An active brain can help ward off conditions such as Alzheimer’s and dementia. -Image: Pixabay

Brain health the focus of Kelowna workshop

Alzheimer Society of B.C. offering strategies for protecting and maintaining the brain on Aug. 29.

Your muscles aren’t the only parts of your body that need a regular workout.

Healthy aging is important for everyone, and it is essential not to forget the health of your brain as well, says the non-profit Alzheimer Society of B.C.

The Society brings its free ‘Heads Up! An Introduction to Brain Health’ workshop to Kelowna on Tuesday, August 29.

The workshop offering strategies for actively engaging in protecting and maintaining the brain. Participants will learn how to set goals for improving the health of their mind, body and spirit.

Anyone interested in brain health is welcome to attend the session. It runs from 2 to 4 p.m. at the Alzheimer Resource Centre, 307-1664 Richter Street. Pre-registration is required, by contacting 250-860-0305 or cgrounlund@alzheimerbc.org.

Active and healthy brains may assist in fighting some common conditions among aging adults, including Alzheimer’s and dementia.

Alzheimer’s disease: Is irreversible and destroys brain cells, causing thinking ability and memory to deteriorate. Alzheimer’s disease is not a normal part of aging.

Dr. Alois Alzheimer first identified the disease in 1906. He described the two hallmarks of the disease: “plaques,” which are numerous tiny, dense deposits scattered throughout the brain that become toxic to brain cells at excessive levels, and “tangles,” which interfere with vital processes, eventually choking off the living cells. When brain cells degenerate and die, the brain markedly shrinks in some regions.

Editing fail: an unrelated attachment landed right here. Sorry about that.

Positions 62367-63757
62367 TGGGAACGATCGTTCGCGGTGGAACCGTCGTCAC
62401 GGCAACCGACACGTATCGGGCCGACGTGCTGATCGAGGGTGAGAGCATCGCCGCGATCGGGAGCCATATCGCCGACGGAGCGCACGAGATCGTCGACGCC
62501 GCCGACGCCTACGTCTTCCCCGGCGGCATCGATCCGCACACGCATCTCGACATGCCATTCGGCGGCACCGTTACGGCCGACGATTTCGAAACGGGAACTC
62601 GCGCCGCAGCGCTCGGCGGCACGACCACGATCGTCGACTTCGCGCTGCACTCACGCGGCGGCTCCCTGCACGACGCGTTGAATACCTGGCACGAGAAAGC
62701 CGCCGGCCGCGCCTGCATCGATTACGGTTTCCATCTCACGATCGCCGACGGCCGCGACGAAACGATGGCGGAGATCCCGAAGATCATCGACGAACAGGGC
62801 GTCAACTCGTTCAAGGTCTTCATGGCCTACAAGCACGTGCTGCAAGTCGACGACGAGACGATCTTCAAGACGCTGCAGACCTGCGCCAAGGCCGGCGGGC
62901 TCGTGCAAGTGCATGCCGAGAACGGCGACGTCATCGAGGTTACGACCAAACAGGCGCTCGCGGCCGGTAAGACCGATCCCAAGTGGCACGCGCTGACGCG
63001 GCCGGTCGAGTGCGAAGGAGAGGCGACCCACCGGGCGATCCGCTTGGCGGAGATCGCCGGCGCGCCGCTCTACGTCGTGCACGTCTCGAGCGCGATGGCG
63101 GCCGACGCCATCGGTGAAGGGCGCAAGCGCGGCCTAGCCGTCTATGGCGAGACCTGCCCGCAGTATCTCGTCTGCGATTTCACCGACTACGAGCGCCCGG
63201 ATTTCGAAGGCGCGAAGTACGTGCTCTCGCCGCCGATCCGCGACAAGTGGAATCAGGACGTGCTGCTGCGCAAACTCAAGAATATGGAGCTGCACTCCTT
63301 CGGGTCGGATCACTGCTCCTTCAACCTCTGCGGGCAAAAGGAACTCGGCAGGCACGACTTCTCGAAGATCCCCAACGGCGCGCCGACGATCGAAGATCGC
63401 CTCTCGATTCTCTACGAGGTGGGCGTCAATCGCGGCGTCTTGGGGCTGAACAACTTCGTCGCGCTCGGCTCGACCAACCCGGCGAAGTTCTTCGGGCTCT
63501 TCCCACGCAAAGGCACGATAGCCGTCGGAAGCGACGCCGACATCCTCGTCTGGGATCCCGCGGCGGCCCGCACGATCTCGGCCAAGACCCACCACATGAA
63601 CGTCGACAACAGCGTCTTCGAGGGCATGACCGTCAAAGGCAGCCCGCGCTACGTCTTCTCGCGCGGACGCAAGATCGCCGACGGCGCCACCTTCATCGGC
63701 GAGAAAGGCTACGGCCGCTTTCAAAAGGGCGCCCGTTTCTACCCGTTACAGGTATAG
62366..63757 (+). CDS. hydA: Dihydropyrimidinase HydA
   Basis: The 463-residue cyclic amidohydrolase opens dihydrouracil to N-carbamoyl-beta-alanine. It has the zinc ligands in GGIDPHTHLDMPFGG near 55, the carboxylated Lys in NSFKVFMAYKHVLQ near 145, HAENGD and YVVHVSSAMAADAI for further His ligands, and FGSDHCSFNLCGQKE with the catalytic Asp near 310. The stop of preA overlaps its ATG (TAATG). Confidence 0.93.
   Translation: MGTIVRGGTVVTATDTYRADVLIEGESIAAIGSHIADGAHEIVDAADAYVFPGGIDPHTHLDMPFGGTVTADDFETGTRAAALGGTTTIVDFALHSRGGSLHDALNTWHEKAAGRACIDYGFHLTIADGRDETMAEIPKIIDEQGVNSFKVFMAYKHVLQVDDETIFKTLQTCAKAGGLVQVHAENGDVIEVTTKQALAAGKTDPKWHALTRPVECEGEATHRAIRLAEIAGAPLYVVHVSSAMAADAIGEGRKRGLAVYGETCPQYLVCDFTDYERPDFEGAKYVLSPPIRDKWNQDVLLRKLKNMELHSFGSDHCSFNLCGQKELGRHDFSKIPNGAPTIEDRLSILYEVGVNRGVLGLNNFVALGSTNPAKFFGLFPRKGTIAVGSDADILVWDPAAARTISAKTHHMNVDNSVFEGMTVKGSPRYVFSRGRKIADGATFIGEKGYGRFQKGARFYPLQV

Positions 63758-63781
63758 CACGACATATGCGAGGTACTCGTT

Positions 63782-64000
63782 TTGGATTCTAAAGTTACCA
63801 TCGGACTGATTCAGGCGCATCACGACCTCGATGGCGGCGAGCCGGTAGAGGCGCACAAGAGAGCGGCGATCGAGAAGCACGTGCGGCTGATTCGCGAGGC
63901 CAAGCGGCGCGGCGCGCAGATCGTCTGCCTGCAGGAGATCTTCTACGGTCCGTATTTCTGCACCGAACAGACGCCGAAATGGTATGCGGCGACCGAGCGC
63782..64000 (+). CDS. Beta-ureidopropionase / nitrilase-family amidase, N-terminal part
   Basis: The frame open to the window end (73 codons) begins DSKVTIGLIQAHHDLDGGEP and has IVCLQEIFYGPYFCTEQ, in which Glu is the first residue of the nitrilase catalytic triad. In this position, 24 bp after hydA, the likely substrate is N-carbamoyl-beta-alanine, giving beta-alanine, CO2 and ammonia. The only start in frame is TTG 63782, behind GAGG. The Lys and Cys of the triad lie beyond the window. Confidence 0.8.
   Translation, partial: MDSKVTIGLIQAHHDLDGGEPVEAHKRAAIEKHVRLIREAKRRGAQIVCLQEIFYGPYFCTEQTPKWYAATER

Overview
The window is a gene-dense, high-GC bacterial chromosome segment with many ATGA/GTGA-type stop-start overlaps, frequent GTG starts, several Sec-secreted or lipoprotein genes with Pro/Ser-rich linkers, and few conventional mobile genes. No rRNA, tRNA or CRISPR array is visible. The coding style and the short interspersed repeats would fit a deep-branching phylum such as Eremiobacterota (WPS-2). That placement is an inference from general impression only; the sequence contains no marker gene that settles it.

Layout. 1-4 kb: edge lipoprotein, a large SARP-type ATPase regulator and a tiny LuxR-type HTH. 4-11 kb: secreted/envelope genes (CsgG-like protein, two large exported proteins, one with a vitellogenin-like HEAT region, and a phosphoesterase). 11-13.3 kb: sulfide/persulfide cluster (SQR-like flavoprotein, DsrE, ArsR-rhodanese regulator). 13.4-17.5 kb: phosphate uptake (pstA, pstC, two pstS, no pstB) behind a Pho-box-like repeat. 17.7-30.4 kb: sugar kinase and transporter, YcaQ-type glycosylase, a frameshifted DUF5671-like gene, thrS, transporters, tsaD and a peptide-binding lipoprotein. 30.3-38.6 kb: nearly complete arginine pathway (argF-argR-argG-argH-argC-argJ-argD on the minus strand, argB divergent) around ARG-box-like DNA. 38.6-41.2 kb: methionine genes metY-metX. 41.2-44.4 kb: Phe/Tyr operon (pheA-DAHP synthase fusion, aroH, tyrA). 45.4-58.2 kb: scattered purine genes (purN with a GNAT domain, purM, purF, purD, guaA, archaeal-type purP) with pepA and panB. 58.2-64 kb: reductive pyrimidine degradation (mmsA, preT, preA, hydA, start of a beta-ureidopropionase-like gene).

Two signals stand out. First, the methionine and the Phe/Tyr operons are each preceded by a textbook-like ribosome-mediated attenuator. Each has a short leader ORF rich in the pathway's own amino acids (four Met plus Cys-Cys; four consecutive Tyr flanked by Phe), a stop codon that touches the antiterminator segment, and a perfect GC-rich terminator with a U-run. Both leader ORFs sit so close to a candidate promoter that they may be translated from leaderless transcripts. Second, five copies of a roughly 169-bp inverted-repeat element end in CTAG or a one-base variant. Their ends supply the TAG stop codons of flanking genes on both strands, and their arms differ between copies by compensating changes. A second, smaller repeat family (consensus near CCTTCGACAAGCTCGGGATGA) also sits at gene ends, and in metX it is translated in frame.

Dementia: Is an overall term for a set of symptoms that are caused by disorders affecting the brain. Symptoms may include memory loss and difficulties with thinking, problem-solving or language, severe enough to reduce a person’s ability to perform everyday activities. A person with dementia may also experience changes in mood or behaviour.

Dementia is progressive, which means the symptoms will gradually get worse as more brain cells become damaged and eventually die.

Dementia is not a specific disease. Many diseases can cause dementia, including Alzheimer’s disease, vascular dementia (due to strokes), Lewy Body disease, head trauma, fronto-temporal dementia, Creutzfeldt-Jakob disease, Parkinson’s disease, and Huntington’s disease. These conditions can have similar and overlapping symptoms.

Some treatable conditions can produce symptoms similar to dementia, for example, vitamin deficiencies, thyroid disease, sleep disorders, or mental illness. It is therefore important to arrange for a full medical assessment as early as possible.

More information on living with Alzheimer’s disease and other dementias is available at www.alzheimerbc.org.

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